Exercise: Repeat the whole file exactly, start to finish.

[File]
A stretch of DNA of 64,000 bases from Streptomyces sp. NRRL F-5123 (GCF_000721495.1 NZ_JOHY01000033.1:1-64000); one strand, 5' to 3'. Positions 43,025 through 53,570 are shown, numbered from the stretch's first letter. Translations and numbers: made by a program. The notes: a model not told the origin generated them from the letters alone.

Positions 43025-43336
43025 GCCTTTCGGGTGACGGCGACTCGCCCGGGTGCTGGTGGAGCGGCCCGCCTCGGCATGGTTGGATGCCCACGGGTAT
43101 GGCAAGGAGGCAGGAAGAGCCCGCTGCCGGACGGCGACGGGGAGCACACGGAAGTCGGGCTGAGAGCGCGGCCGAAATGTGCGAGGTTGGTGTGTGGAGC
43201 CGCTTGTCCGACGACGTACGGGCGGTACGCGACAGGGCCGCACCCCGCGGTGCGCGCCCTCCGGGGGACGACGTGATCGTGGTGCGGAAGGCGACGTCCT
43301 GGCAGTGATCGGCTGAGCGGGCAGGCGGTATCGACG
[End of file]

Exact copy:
A stretch of DNA of 64,000 bases from Streptomyces sp. NRRL F-5123 (GCF_000721495.1 NZ_JOHY01000033.1:1-64000); one strand, 5' to 3'. Positions 43,025 through 53,570 are shown, numbered from the stretch's first letter. Translations and numbers: made by a program. The notes: a model not told the origin generated them from the letters alone.

Positions 43025-43336
43025 GCCTTTCGGGTGACGGCGACTCGCCCGGGTGCTGGTGGAGCGGCCCGCCTCGGCATGGTTGGATGCCCACGGGTAT
43101 GGCAAGGAGGCAGGAAGAGCCCGCTGCCGGACGGCGACGGGGAGCACACGGAAGTCGGGCTGAGAGCGCGGCCGAAATGTGCGAGGTTGGTGTGTGGAGC
43201 CGCTTGTCCGACGACGTACGGGCGGTACGCGACAGGGCCGCACCCCGCGGTGCGCGCCCTCCGGGGGACGACGTGATCGTGGTGCGGAAGGCGACGTCCT
43301 GGCAGTGATCGGCTGAGCGGGCAGGCGGTATCGACG